Focus: GS-II Governance
History of High court necessity in Puducherry
- In 1962, when Puducherry was merged with India, the jurisdiction of the Madras High Court was extended to it.
- After several decades, in 2017, the Puducherry legislature unanimously resolved to have its own High Court.
Reasons to have a High Court for Puducherry
- The Puducherry government spends exorbitant sums of money towards expenses of the large High Court.
- With not much of a population, this amount can be reduced to less than a quarter of the amount spent with a much smaller High Court for Puducherry.
- In fact, according to the Constitution, when a common High Court is established for more than one State, administrative expenses have to be paid only from the consolidated fund of the ‘State’ in which the principal seat of the High Court is situated (this provision is breached with respect to Puducherry).
- On the other hand, administrative expenses of a High Court at the Union Territory shall be drawn from the ‘Consolidated fund of India’ under the Constitution.
- A Puducherry High Court, with four to five judges, can ensure quick action on pendency of matters of the High Court matters, at least at Puducherry.
- The number of cases filed and disposed of at Puducherry in 2010 is four times higher than the numbers at Sikkim, Manipur and Goa (with High Courts) put together.
- Even the exercise of safeguarding fundamental rights involves travel, time and expenses, as litigants from western districts travel the long distance to Chennai.
- A High Court for Puducherry will also strengthen voices seeking Statehood.
Increasing ratio of judges strength to population
- In the All India Judges Association And Others vs Union Of India (Uoi) And Ors., the Supreme Court observed that the “time has now come for protecting one of the pillars of the Constitution, namely, the judicial system, by directing increase, in the first instance, in the Judge strength from the existing ratio of 10.5 or 13 per 10 lakhs people to 50 Judges for 10 lakh people”.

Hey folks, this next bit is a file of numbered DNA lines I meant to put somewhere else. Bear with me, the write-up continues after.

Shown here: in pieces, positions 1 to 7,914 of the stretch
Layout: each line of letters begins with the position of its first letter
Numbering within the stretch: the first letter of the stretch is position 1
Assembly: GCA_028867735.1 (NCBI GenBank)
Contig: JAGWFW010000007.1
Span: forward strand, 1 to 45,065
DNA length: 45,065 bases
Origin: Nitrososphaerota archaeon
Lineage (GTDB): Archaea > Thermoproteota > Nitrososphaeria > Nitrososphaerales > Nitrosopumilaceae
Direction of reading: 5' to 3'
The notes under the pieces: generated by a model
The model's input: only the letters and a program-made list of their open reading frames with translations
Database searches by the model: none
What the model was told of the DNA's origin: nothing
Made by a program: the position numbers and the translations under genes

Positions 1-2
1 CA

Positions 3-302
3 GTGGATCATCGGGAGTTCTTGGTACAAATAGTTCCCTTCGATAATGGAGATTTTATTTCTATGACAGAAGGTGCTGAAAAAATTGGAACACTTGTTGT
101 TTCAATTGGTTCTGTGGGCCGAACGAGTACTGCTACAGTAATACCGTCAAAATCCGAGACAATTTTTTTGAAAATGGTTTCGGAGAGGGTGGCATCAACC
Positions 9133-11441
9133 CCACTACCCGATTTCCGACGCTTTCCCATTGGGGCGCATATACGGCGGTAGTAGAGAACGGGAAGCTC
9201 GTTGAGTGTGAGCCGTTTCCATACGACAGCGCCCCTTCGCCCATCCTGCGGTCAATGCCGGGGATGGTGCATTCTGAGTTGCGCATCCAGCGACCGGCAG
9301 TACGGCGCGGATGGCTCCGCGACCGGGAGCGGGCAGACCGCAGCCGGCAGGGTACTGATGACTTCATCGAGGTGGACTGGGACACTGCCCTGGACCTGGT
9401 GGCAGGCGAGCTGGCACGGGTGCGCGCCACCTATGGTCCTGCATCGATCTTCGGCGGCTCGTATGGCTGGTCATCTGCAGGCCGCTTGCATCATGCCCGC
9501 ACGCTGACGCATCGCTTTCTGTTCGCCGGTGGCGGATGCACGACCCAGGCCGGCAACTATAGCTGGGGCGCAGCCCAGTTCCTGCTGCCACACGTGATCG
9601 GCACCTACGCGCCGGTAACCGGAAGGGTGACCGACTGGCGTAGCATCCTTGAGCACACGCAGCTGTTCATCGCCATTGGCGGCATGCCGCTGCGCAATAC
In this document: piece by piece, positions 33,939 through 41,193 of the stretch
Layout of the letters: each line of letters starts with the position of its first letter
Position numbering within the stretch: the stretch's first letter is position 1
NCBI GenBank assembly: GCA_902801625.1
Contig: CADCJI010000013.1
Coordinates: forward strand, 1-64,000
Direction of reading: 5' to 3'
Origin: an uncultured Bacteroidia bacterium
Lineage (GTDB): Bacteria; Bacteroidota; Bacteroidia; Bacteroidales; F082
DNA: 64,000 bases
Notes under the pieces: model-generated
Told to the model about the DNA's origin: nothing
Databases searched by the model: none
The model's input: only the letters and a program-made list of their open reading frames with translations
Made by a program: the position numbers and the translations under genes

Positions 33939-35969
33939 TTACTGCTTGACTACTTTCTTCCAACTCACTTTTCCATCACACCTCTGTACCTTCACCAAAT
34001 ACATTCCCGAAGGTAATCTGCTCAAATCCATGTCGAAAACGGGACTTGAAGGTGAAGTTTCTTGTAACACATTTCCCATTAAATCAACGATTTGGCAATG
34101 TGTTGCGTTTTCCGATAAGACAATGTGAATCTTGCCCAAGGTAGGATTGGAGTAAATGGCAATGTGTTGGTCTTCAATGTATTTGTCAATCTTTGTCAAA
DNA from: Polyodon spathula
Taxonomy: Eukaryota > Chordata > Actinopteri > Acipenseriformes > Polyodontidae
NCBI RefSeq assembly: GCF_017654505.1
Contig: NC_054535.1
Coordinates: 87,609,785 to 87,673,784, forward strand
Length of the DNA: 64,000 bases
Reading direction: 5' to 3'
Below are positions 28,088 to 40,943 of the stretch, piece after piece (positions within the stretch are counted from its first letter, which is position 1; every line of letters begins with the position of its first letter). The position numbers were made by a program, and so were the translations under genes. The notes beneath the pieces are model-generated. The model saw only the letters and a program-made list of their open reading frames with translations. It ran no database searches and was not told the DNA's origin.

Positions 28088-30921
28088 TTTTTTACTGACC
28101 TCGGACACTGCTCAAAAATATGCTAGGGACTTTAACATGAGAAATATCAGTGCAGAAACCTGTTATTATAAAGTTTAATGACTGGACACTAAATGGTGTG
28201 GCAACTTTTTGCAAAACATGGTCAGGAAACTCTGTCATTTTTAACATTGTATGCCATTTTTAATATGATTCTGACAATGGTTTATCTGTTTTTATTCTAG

- However, as of 2016, the ratio is only 12 judges for one million population.
Article 241 of Indian Constitution
High courts for union territories:
(1) Parliament may by law constitute a High Court for a Union territory or declare any court in any such territory to be a High Court for all or any of the purposes of this Constitution.
The Parliament also has the power to extend or exclude the jurisdiction of a High Court for a State to, or from, any Union territory or part thereof.
- The high courts of India are the principal civil courts of original jurisdiction in each state and union territory.
- However, a high court exercises its original civil and criminal jurisdiction only if the subordinate courts are not authorized by law to try such matters for lack of pecuniary, territorial jurisdiction.
- The work of most high courts primarily consists of appeals from lower courts and writ petitions in terms of Article 226 of the constitution.
- According to the Indian Constitution, Articles 214-231 deals with the provisions of High Courts in India.
- It provides for separate high courts for separate states but according to 7th constitutional amendment act the same high court can be the court for more than one state.
-Source: The Hindu